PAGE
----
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Tufted Duck at Berkeley Aquatic Park
Sat, 1 Jan 2000 15:36:30 PST
From: Denise White

Hi EB Birders,

This morning at the middle lake of Berkeley's Aquatic Park, Rusty Scalf, David Bradley, and I saw a male Tufted Duck. This bird lacks pure white sides, but has a distinctive tuft (transition plumage?). There was also a male Redhead in the south pond.

Denise Wight
Martinez, CA

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White-throated Sparrow in Berkeley
Sat, 1 Jan 2000 16:10:03 PST
From: Collin Murphy

Dear EB Birders,

My New Year's got off to a great start with a beautifully-marked White-throated Sparrow (white-striped morph) that came to my yard in Berkeley for a snack.

Best wishes to all for a good birding year!

Collin Murphy

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Selasphorus hummers at UC Botanical Gardens
Sat, 01 Jan 2000 17:28:56 -0800
From: Tom Condit

There are at least two Selasphorus hummingbirds at the UC Botanical Gardens in Berkeley. One is at the Mesoamerican Hill, the other is in the South American (Peru, Chile, etc.) section above the New Zealand section. Plenty of flowers still to keep them there. Also, lots of Anna's Hummingbirds.

Also seen:

a pair of very noisy Common Ravens
two red-shafted Northern Flickers
many American Robins
Steller's Jays
Dark-eyed Juncos
Song Sparrow

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Berkeley Aquatic Park, Point Emery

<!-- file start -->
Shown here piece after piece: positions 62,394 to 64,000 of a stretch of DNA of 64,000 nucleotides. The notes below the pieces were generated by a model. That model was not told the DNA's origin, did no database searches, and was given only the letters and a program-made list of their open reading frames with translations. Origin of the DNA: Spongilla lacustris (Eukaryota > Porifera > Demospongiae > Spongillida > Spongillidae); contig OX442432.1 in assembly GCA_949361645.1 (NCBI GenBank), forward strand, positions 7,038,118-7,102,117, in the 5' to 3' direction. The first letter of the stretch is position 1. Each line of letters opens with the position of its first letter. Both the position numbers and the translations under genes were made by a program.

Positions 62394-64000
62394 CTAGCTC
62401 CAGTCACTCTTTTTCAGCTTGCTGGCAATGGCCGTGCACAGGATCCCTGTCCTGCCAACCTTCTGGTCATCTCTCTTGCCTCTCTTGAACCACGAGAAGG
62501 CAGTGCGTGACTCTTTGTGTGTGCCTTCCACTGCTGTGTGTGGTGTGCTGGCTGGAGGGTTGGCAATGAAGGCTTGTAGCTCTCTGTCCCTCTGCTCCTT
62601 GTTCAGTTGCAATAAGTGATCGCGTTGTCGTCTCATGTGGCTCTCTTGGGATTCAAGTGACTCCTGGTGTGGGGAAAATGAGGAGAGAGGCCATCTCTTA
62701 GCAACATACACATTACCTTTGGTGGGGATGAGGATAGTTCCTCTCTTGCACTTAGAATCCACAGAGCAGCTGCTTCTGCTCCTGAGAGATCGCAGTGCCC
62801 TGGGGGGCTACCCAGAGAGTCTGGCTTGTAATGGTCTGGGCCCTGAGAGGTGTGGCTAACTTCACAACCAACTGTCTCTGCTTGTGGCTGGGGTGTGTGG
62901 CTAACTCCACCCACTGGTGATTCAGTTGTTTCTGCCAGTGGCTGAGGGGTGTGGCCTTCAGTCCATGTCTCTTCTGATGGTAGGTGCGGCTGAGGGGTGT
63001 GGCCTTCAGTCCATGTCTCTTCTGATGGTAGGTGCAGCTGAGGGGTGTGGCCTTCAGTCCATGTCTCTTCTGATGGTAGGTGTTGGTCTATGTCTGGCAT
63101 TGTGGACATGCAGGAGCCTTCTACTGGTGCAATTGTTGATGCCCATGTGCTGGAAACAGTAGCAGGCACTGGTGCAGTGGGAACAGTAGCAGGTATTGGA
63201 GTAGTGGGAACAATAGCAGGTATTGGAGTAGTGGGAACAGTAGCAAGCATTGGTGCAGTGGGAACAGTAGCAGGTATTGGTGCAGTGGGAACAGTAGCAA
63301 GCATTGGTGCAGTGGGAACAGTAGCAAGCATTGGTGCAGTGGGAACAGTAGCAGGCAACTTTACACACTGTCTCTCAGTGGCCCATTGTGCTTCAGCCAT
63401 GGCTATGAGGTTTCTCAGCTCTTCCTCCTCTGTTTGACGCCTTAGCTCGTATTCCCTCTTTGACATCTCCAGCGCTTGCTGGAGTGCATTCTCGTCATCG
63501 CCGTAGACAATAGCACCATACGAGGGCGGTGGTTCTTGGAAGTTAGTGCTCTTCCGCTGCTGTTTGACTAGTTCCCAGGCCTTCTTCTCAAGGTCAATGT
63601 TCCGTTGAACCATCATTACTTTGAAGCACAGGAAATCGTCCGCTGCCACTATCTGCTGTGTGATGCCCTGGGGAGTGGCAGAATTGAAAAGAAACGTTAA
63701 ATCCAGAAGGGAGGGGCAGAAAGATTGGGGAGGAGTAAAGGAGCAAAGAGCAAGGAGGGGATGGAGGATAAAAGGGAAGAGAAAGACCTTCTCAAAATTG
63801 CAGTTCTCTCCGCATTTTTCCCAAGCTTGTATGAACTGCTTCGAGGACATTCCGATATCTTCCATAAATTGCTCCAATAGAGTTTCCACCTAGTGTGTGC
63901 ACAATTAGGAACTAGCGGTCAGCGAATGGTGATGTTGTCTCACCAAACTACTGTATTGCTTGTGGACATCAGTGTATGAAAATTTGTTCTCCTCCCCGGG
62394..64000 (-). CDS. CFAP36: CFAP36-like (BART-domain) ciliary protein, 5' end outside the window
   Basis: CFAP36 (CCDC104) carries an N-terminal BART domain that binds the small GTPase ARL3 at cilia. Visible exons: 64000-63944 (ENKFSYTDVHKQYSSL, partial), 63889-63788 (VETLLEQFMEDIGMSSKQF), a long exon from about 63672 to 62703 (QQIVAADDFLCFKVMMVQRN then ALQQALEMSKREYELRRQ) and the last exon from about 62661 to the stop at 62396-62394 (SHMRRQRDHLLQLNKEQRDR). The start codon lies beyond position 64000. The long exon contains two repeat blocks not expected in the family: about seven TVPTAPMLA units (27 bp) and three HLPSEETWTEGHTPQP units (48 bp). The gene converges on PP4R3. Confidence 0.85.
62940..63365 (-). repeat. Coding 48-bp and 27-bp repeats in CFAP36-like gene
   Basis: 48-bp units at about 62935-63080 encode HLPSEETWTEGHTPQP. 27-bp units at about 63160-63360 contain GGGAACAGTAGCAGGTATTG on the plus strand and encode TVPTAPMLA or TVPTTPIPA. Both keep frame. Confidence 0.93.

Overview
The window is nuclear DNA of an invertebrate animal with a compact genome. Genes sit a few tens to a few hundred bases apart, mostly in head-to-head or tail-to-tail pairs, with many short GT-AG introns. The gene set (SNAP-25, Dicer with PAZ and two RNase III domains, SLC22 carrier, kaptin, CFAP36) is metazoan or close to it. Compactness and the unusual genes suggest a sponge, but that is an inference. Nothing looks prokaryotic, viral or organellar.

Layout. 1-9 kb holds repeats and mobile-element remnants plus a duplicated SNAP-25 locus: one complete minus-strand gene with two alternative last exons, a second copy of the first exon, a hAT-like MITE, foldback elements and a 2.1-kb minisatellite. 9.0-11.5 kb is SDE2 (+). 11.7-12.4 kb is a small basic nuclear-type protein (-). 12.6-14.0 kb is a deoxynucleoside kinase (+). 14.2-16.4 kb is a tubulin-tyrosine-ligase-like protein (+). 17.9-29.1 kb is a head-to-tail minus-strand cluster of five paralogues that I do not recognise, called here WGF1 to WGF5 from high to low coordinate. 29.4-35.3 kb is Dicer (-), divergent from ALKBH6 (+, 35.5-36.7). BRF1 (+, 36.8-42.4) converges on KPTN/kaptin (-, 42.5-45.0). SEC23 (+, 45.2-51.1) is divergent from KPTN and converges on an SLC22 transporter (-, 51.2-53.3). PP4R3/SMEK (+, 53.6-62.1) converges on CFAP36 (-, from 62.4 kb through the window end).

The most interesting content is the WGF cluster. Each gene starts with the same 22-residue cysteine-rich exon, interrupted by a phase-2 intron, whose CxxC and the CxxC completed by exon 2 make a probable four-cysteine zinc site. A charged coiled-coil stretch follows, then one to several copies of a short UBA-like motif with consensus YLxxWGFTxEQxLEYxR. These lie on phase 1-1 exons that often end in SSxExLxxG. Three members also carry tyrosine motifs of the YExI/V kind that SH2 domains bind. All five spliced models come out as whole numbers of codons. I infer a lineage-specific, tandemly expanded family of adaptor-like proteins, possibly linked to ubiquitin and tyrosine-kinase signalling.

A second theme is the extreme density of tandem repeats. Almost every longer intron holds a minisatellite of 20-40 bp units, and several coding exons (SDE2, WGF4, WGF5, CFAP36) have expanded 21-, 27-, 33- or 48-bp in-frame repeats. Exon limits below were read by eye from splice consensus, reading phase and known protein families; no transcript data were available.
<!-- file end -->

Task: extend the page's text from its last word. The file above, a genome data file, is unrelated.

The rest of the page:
Sun, 2 Jan 2000 21:36:38 -0800
From: Larry Tunstall

This morning, like several other birders, I went out to Berkeley Aquatic Park to look for the Tufted Duck. We covered all the ponds quite thoroughly without finding it (or the Hooded Merganser). However, though things were quieter than I've seen it recently at Aquatic Park (high water level in the ponds, very low tide in the bay), we did come up with a fairly nice selection of birds to start off a new year's lists.

I started off with a mystery hawk that definitely looked like a buteo, with smooth brown color on head and chest, and reddish belly with horizontal darker streaks. It looked most like the "intermediate" Swainson's Hawk in the ABC "All the Birds" guide, but the "dark form" Red-tailed Hawk also comes close. The brown on face and chest was a bit lighter (more golden brown), and the "eye shadow" was very dark and prominent. Unfortunately, every time it flew, it went off behind the tree where I couldn't get a look at the wing patterns. By the time other birders showed up, it had vanished. Later we saw an adult Red-tailed Hawk on the radio tower, and an immature redtail on the east side of the big lagoon, but neither was the bird I had seen earlier.

In early afternoon, Karen Peterson and I spent considerable time puzzling over a light-colored shorebird working the rocks at Point Emery (foot of Ashby Ave). It didn't bob like a Spotted Sandpiper, definitely wasn't a Black-bellied Plover or a yellowlegs, didn't seem to be a Wandering Tattler. For a time we thought it might be a Red Knot, but eventually decided that it looked most like a Sanderling. The small flock of Sanderlings was working the nearby beach, and the bird did look very much like one of them. Do Sanderlings sometimes spend time poking around on rocks by themselves when there's a nice low-tide beach with a Sanderling flock nearby?